I recall being at a beach on the south shore of Long Island, most likely Tobay. I was playing in the waves with my friend. His mother loved to lay in the sun and since she worked nights, she took us there during the week when it was not crowded.

The sea was choppy that day my friends.

We were playing in the surf and I recall being thrown about by the waves like laundry in a dryer. It was exhilarating. As soon as I'd drift to shore I would look for my friend, eager to describe what had just happened. As I jabbered wildly, he nodded looking out to the horizon, lost in his own experience. I had this amazing feeling and this eminent desire to tell someone, anyone about it.

The emotion has never left me. It has aged like a fine wine.

Shortly after the summer, I had a writing assignment due in class. Not knowing where to start, I asked my dad for help. He was lying half asleep on the couch, resting between his two jobs with a cup of coffee half-full in his hand. The story was to describe a trip around Manhattan holding on to a red balloon. Dreamily he took me past the Statue of Liberty, between the valley of the Twin Towers and over the 59th Street Bridge until the balloon popped and I landed in the golden glove of Mets First Baseman Keith Hernandez. I couldn't write fast enough, amazed by how real it felt. Later that week, after the papers were returned to the class, mine was held by the teacher and read aloud. I can still feel the flush of embarrassment in my cheeks and the exhilaration of being thrown about by the waves on the beach.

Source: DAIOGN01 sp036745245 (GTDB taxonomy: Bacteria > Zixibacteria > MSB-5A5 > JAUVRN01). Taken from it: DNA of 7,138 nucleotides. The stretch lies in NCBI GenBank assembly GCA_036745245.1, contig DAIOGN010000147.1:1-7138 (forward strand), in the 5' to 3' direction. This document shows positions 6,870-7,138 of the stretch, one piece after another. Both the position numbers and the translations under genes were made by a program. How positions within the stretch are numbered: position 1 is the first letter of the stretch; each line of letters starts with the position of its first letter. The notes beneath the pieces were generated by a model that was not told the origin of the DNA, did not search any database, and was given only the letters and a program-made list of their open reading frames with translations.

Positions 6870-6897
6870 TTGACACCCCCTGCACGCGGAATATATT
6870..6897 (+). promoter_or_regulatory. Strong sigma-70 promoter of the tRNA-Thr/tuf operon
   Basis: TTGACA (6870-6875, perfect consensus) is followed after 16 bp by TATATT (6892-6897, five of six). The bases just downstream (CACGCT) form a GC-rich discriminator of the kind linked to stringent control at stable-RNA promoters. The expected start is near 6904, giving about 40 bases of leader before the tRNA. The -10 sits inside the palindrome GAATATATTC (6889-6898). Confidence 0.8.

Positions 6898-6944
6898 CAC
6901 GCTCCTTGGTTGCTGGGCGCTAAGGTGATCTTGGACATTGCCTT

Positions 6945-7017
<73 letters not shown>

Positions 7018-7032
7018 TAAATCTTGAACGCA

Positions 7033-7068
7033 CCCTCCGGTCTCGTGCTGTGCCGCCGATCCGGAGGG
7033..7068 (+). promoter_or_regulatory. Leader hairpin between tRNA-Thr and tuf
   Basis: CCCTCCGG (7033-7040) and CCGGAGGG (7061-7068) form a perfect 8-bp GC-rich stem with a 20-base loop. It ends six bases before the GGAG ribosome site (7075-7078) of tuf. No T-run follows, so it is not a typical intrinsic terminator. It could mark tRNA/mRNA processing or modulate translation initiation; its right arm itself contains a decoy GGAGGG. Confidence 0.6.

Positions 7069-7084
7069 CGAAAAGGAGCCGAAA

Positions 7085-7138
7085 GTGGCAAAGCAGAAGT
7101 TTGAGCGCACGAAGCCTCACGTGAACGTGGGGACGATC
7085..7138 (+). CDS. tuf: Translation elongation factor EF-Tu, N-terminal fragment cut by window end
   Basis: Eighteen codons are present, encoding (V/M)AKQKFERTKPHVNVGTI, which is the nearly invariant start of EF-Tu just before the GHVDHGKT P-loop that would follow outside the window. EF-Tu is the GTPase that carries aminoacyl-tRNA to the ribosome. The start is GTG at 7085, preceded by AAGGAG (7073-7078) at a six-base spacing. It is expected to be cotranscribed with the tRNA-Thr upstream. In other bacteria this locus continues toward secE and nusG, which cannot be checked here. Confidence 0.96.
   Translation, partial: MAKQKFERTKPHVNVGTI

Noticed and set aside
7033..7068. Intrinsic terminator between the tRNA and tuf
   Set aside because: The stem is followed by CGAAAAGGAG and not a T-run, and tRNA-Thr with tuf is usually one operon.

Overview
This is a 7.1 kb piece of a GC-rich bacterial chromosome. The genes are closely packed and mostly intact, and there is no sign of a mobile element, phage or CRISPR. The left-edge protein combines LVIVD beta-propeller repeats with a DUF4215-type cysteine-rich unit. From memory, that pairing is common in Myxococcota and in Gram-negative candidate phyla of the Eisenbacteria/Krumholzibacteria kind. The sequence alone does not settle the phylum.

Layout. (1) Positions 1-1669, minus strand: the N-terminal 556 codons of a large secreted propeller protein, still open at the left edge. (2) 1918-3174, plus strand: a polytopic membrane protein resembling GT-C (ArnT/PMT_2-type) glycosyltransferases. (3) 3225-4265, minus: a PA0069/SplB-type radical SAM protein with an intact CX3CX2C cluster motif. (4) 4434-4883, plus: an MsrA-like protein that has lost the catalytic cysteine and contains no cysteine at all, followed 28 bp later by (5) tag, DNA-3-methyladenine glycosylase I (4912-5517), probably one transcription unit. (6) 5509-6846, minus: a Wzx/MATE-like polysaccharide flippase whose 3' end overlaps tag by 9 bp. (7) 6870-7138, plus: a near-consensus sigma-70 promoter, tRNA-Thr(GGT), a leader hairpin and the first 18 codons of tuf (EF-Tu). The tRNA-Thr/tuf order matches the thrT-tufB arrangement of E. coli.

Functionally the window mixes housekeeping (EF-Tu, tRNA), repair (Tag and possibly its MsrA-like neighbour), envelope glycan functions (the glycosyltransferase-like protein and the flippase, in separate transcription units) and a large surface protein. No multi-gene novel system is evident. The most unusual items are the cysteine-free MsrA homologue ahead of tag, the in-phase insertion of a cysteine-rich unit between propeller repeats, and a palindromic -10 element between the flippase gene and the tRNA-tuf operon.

Whether or not he was aware of it, my dad had passed on to me the tools to build something from my imagination and share it, after you've had time to look to the horizon and come back from your own experience.


Monday, December 23, 2013

The Ascendancy of Dylan Penn and Ireland Baldwin

In the wake of holiday feasts when family and friends gather around the table for coffee and dessert, I'm often intrigued by the subjects that come up, especially when the group digresses into the did-you-hear gossip about celebs.

Last year Ireland Baldwin was the center of attention, but this year's belle of the cream-and-sugar bowl was Dylan Penn. For those who have not been introduced to either one, yet, these women are the exceedingly beautiful progeny of Hollywood couples Sean Penn and Robin Wright and Alec Baldwin and Kim Basinger. Behold:

Hopper Penn, Robin Wright and Dylan Penn
Dylan Penn

Alec and Ireland Baldwin
Ireland Baldwin

I'm going to go out on a limb and predict that we will be seeing and hearing a lot more about Dylan and Ireland in the new year.

Wednesday, December 11, 2013

Message in a Bottle